The findings are published in the Nov. 20 online issue of Cell Reports.
Karl Willert, PhD, assistant professor in the Department of Cellular and Molecular Medicine, and colleagues were attempting to use induced pluripotent stem cells (iPSC) to create a “disease-in-a-dish” model for focal dermal hypoplasia (FDH), a rare inherited disorder caused by mutations in a gene called PORCN. Study co-authors V. Reid Sutton and Ignatia Van den Veyver at Baylor College of Medicine had published the observation that PORCN mutations underlie FDH in humans in 2007.
FDH is characterized by skin abnormalities such as streaks of very thin skin or different shades, clusters of visible veins and wartlike growths. Many individuals with FDH also suffer from hand and foot abnormalities and distinct facial features. The condition is also known as Goltz syndrome after Robert Goltz, who first described it in the 1960s. Goltz spent the last portion of his career as a professor at UC San Diego School of Medicine. He retired in 2004 and passed away earlier this year.
To their surprise, Willert and colleagues discovered that attempts to reprogram FDH fibroblasts or skin cells with the requisite PORCN mutation into iPSCs failed using standard methods, but succeeded when they added WNT proteins — a family of highly conserved signaling molecules that regulate cell-to-cell interactions during embryogenesis.
“WNT signaling is ubiquitous,” said Willert. “Every cell expresses one or more WNT genes and every cell is able to receive WNT signals. Individual cells in a dish can grow and divide without WNT, but in an organism, WNT is critical for cell-cell communication so that cells distinguish themselves from neighbors and thus generate distinct tissues, organs and body parts.”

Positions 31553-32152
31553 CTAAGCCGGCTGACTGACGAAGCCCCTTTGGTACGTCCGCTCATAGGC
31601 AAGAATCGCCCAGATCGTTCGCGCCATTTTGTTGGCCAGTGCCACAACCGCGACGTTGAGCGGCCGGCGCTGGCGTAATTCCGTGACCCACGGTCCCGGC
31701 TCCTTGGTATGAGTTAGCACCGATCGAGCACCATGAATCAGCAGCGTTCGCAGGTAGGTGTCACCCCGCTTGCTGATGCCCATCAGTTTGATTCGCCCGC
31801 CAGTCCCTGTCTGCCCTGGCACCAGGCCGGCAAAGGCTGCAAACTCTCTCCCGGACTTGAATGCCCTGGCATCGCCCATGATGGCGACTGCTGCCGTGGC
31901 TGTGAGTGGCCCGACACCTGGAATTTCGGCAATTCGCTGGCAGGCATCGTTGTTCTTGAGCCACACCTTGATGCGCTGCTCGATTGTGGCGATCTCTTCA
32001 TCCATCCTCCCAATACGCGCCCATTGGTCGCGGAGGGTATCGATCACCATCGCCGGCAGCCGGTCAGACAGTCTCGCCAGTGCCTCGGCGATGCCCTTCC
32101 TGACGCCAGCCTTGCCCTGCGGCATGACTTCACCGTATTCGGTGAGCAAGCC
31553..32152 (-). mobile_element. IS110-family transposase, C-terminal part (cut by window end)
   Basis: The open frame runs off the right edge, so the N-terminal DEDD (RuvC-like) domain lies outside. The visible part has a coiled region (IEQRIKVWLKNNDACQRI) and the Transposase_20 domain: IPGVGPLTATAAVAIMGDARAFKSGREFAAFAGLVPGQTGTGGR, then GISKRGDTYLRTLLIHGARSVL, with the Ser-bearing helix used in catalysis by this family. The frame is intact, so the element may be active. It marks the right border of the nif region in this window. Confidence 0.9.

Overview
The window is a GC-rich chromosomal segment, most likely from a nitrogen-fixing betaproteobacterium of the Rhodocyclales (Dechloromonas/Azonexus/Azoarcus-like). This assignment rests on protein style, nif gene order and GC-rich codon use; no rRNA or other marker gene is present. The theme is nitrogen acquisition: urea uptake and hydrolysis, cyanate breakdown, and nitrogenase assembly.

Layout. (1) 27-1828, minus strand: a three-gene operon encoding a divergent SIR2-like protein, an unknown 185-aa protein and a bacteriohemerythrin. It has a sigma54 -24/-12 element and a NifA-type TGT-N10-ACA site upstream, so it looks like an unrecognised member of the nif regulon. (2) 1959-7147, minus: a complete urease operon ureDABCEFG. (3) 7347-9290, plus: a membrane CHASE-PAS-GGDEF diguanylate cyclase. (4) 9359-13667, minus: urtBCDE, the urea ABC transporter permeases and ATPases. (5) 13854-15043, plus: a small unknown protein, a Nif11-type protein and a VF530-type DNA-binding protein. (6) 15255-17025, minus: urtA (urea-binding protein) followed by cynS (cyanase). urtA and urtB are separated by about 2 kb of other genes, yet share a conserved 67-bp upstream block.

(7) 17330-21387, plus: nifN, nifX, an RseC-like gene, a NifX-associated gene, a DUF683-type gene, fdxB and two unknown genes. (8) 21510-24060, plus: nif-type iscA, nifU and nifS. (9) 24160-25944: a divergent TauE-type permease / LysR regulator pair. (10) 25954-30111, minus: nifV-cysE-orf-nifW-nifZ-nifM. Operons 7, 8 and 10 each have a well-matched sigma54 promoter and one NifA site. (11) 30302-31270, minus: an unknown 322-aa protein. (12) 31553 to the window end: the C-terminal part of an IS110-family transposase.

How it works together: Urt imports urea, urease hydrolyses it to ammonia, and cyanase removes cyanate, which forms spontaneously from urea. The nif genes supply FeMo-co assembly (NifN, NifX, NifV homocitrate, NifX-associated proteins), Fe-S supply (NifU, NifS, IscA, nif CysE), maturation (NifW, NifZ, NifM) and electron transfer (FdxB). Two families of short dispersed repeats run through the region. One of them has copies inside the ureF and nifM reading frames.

WNT signaling is also critical in limb regeneration (in some organisms) and tissue repair.
“We’ve shown that WNT signaling is required for cellular reprogramming,” said Willert. “Some of the processes that occur during cellular reprogramming resemble those that occur during regenerative processes and wound repair. For example, limb regeneration in organisms like axolotl and zebrafish require cells at the injury site to de-differentiate (change their function) and then rebuild the damaged tissue. WNT is essential for these amazing regenerative processes.”
Willert cautioned that “it would be a stretch to say that activation of WNT signaling will allow us to regenerate limbs,” but said WNT activation is likely valuable in assisting tissue repair.
A variety of efforts are already underway exploring how to leverage WNT signaling to promote wound healing, such as speeding bone fracture repairs, and even hair growth. “That’s not really a wound repair process,” Willert said, “but WNT is required for hair growth.”
The caveat, he noted, is that “there’s a fine line between repairing tissue and promoting cancer growth.” Willert said there are efforts underway to create therapeutics that block WNT signaling as a means to block cancer growth. Earlier this year, for example, Willert and colleagues published findings describing the use of an antibody to disrupt WNT signaling in embryonic stem cells. In cancer cells with mutations in the WNT signaling pathway this antibody may inhibit their growth and development.